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Leftback
admin
September 14, 2016 at 2:45 PM ×

It's quiet suddenly. Op Ex looms, tiny punters buy the dip, unaware of large macro rip currents ("BoJ? What's all that then?"), and the Spoos drift up listlessly. LB remains bearish but took his bag (the well-stuffed one marked "SWAG") home yesterday lunchtime. We have a few small things on here in case of an apocalypse, but basically we don't expect to smell napalm in the morning for a few days.

MM, this would be a good week to get a subscription from me... :-)

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checkmate
admin
September 14, 2016 at 2:59 PM ×

Your greatest risk is simply over staying your welcome in an overcrowded market ...that's bonds in a nutshell. Looking back it's not that hard to see the risks increasing has more and more people fall in love with a mantra. Doesn't even matter if that mantra comes true. No matter how true for a trend to continue it needs new money to feed it and eventually any asset group runs out of that when you can't find enough new 'believers' ,or greater fools call them what you will.

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Anonymous
admin
September 14, 2016 at 3:48 PM ×

My 2 cents on rates is that real money guys no longer have strong view on duration and strong confidence in central bank anchoring of rates following ECB hesitancy. The lack of the strong view is not consistent with the term premia being offered by the market as being short your bench has much better risk reward than being long from a term premium standpoint. The market would have to regain confidence in central bank omnipotence for the market to continue to ignore the negative term premium and happily buy duration.

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Anonymous
admin
September 14, 2016 at 4:06 PM ×

Hi Macro Man, just discovered your awesome blog within the past few months. As you contemplate the future, will you leave the previous content up? As an aspiring Macro Student, I feel it might be good reading. Also, will you have a student-oriented price for your new blog? Cheers.

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Anonymous
admin
September 14, 2016 at 4:18 PM ×

Agree with your general assessment on overstaying in a crowded market. One indicator I've been watching for a while is bank portfolios - for the past 8+ years they've been positioning their portfolios for rising rates but seem to be throwing in towel out of necessity. Risk management conventional wisdom at banks was similar - rising rates more of a general consensus risk than risks associated with lower rates.

That hasn't turned out very well. Banks currently have a tremendous amount of portfolio run-off that is being reinvested at lower rates and NIMs, hurting bank profitability. Banks increasing 30Y fixed (vs. adjustable rate) and also increasing overall resi mortgage exposure (more on agency side over past few years but hearing more today on loan side).

I'd guess long duration shift has longer to run but certainly want to stand clear of the ensuing mess. I guess commercial could blow first but an extended period at these rate levels increases much higher probability of big ALM mismatch down the road.

I wouldn't say this shift has been fools or believers as much as it's been a direct result of so many believing the curves of the past 5+ years. I think finally outcome is the same though - when it reverses it can become self-perpetuating pretty quick.


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Anonymous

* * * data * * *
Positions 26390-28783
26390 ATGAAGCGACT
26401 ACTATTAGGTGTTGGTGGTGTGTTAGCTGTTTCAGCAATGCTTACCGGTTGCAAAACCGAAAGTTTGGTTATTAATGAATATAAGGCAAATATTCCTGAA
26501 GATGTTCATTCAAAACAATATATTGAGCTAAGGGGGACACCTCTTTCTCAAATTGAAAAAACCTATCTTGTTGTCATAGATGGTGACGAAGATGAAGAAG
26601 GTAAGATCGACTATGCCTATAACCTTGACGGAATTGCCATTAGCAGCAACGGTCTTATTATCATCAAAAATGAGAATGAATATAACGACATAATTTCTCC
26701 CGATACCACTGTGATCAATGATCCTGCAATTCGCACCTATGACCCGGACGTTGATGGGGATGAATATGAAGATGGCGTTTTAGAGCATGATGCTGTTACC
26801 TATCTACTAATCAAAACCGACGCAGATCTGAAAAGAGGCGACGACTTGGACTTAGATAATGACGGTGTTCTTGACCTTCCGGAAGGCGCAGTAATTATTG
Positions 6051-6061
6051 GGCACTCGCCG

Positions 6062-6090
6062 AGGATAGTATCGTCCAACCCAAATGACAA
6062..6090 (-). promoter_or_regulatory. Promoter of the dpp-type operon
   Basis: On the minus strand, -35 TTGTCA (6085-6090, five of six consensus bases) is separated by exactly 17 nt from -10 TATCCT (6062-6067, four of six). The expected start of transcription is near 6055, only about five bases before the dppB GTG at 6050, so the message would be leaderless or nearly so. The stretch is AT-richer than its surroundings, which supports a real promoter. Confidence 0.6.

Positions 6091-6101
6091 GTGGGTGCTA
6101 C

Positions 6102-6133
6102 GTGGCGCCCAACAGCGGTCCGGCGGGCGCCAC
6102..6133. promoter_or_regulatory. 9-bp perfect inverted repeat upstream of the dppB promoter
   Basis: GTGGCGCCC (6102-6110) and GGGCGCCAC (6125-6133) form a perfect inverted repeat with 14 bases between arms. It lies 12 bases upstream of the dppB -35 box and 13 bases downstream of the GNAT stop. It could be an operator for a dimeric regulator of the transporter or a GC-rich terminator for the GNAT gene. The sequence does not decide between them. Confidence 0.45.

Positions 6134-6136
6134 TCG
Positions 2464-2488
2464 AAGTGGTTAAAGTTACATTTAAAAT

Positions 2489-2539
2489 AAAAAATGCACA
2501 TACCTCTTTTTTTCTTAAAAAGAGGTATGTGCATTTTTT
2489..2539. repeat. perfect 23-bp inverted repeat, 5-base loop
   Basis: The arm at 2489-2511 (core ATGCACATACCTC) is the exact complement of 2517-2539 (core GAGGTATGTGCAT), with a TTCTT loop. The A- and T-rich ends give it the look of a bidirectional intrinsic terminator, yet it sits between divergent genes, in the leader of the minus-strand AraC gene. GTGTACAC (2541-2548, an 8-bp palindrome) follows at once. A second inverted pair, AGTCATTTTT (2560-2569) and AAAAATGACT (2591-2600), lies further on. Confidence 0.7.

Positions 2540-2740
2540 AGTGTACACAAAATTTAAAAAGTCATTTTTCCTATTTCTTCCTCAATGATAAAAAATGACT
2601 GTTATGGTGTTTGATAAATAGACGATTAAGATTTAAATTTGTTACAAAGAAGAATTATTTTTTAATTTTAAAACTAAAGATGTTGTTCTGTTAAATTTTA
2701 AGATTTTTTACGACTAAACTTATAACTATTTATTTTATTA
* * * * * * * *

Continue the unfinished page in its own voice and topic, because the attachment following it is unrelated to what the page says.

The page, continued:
admin
September 14, 2016 at 5:32 PM ×

Nasdaq pushing back up to ATHs, the other US equity indexes will likely follow soon. I wonder how the perpetual bears here are positioned? They have called 10 of the last 0 crashes, so I'm not confident in their predictions this time. It would be interesting if they joined MacroMan in adding their trade PnL to their posts, and we could then see just how much money they would be losing if trading these views for real.

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Leftback
admin
September 14, 2016 at 6:32 PM ×

Anon @ 5:32...

No-one is a perpetual bear, although some people are perpetual tools.... let's increase the quality of the content here, OK?

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Jim
admin
September 14, 2016 at 6:53 PM ×

There's a Bloomberg headline saying that measly 0.85% Libor (3 mo) is hurting high debt cos. Financial fragility squared!!

Some of these guys have spreads of +300-350 over LIBOR on their loan resets

Now add a few rate hikes on this

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Nico G
admin
September 14, 2016 at 7:05 PM ×

you friends downplayed my Libor alert some weeks ago but it was the coal canary to me

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Leftback
admin
September 14, 2016 at 7:09 PM ×

There is a lot of junk debt out there. Of course the same was true in 2006 and it took twelve months for the decline in credit quality to be reflected in price action before the whole house of cards came crashing down, and even then it was another year before equities were forced to catch up/down. Pain has to be experienced and communicated before that can happen.

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12yo HFM
admin
September 14, 2016 at 9:18 PM ×

From The Fly (ibankcoin):
All of you know that I hate rigged markets and would like nothing more than to preside over the complete destruction and annihilation of stocks, taking with it all of the morons spinning themselves into knots–trying to figure out this yarn. But, I do believe a trap is being laid bare, ahead of the Fed meeting. They will not hike and all of this worry about a hike is nonsensical rubbish. Upon learning the Fed will not hike, I expect the market to rejoice and subsequently decapitate all of the head of those short.

Quite.

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Nico G
admin
September 14, 2016 at 9:22 PM ×

the Fly has been wrong so many times, like most of us